Stem hydraulics mediates leaf water status, carbon gain, nutrient use efficiencies and plant growth rates across dipterocarp species

Authors


*Correspondence author. E-mail: caokf@xtbg.ac.cn

Summary

  • 1Stem vascular system strongly influences structure and functioning of leaves, life-history, and distribution of plants. Xylem structure and hydraulic conductivity of branches, leaf functional traits, and growth rates in 17 dipterocarp species in a mature plantation stand were examined to explore the functional relationships between these traits.
  • 2Maximum hydraulic conductivity on the bases of both sapwood and leaf area (kL) were positively correlated with midday leaf water potential in the rainy season, stomatal conductance, area-based maximum photosynthetic rate, photosynthetic N (PNUE) and P use efficiencies (PPUE), and mean height and diameter growth rates. Moreover, kL was positively correlated with mesophyll thickness and mass-based maximum photosynthetic rate. These results revealed the mechanistic linkage between stem hydraulics and leaf photosynthesis through nutrient use efficiency and mesophyll development of leaves.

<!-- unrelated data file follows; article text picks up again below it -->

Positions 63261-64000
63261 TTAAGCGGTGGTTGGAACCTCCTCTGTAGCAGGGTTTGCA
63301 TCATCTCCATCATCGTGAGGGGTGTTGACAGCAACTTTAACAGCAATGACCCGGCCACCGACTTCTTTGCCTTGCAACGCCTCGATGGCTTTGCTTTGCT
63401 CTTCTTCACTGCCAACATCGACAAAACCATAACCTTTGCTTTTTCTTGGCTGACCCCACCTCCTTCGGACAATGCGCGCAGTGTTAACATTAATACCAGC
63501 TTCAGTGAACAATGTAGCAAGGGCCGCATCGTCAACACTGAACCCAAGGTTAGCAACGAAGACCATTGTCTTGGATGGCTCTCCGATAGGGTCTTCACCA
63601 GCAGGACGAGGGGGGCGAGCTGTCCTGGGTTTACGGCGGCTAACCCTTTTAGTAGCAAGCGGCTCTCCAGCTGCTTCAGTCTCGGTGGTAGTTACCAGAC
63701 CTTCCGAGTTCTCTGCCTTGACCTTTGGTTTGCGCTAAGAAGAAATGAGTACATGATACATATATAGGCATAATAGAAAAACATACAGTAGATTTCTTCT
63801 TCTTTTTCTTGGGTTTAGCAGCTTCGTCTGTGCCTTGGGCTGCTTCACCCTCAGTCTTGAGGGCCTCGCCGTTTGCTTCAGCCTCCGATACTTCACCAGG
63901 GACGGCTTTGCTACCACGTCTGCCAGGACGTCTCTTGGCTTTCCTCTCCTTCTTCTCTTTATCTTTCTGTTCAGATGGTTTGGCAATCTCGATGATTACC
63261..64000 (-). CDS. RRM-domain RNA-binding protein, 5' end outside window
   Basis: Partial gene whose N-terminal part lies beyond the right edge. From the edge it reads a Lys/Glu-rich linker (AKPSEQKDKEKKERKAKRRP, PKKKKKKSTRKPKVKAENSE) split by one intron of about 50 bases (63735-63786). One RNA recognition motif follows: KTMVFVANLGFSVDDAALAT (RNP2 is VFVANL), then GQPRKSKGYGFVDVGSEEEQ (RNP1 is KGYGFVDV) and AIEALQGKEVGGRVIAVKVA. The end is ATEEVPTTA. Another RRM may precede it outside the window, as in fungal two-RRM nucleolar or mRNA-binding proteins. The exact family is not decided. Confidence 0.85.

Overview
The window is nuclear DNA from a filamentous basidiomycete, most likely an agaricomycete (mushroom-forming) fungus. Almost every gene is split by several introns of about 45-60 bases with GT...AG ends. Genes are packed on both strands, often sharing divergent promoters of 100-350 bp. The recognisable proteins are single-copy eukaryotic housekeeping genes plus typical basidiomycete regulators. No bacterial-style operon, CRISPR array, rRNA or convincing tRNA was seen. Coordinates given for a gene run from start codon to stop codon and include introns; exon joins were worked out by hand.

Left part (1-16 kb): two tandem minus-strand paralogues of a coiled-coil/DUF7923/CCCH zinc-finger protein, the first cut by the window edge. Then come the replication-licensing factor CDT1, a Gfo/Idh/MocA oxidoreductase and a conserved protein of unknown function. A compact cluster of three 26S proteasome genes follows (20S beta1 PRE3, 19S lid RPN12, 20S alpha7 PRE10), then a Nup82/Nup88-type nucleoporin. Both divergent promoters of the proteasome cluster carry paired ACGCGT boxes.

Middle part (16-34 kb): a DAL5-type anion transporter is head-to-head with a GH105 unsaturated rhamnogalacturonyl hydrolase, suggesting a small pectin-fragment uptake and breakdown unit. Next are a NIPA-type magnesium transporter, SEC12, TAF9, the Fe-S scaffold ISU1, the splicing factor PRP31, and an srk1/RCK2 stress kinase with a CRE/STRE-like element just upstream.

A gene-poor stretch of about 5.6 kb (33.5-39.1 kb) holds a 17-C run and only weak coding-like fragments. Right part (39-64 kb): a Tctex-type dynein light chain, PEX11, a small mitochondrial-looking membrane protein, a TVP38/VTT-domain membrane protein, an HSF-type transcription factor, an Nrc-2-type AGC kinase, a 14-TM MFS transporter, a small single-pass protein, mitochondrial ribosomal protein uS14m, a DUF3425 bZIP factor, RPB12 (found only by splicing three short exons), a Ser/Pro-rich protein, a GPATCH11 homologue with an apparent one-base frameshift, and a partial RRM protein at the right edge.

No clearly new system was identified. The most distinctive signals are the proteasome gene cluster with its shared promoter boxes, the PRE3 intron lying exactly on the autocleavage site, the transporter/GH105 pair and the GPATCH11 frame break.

• 3A detrended correspondence analysis (DCA) using 37 traits showed that the traits related to stem hydraulics and leaf carbon gain were loaded on the first axis whereas traits related to light harvesting were loaded on the second axis, indicating that light harvesting is a distinct ecological axis for tropical canopy plants. The DCA also revealed a trade-off between photosynthetic water use efficiency and hydraulic conductivity along with PNUE and PPUE.
  • 4The congeneric species were scattered fairly close together on the DCA diagram, indicating that the linkages between stem hydraulics, leaf functional traits, and plant growth rates are phylogenetically conserved.
  • 5These results suggest that stem hydraulics mediates leaf water status, carbon gain, nutrient use efficiencies, and growth rates across the dipterocarp species. The wide variation in functional traits and growth rates among these dipterocarp species along with the trade-offs mentioned above provide a possible explanation for their co-existence in tropical forest communities.

Ancillary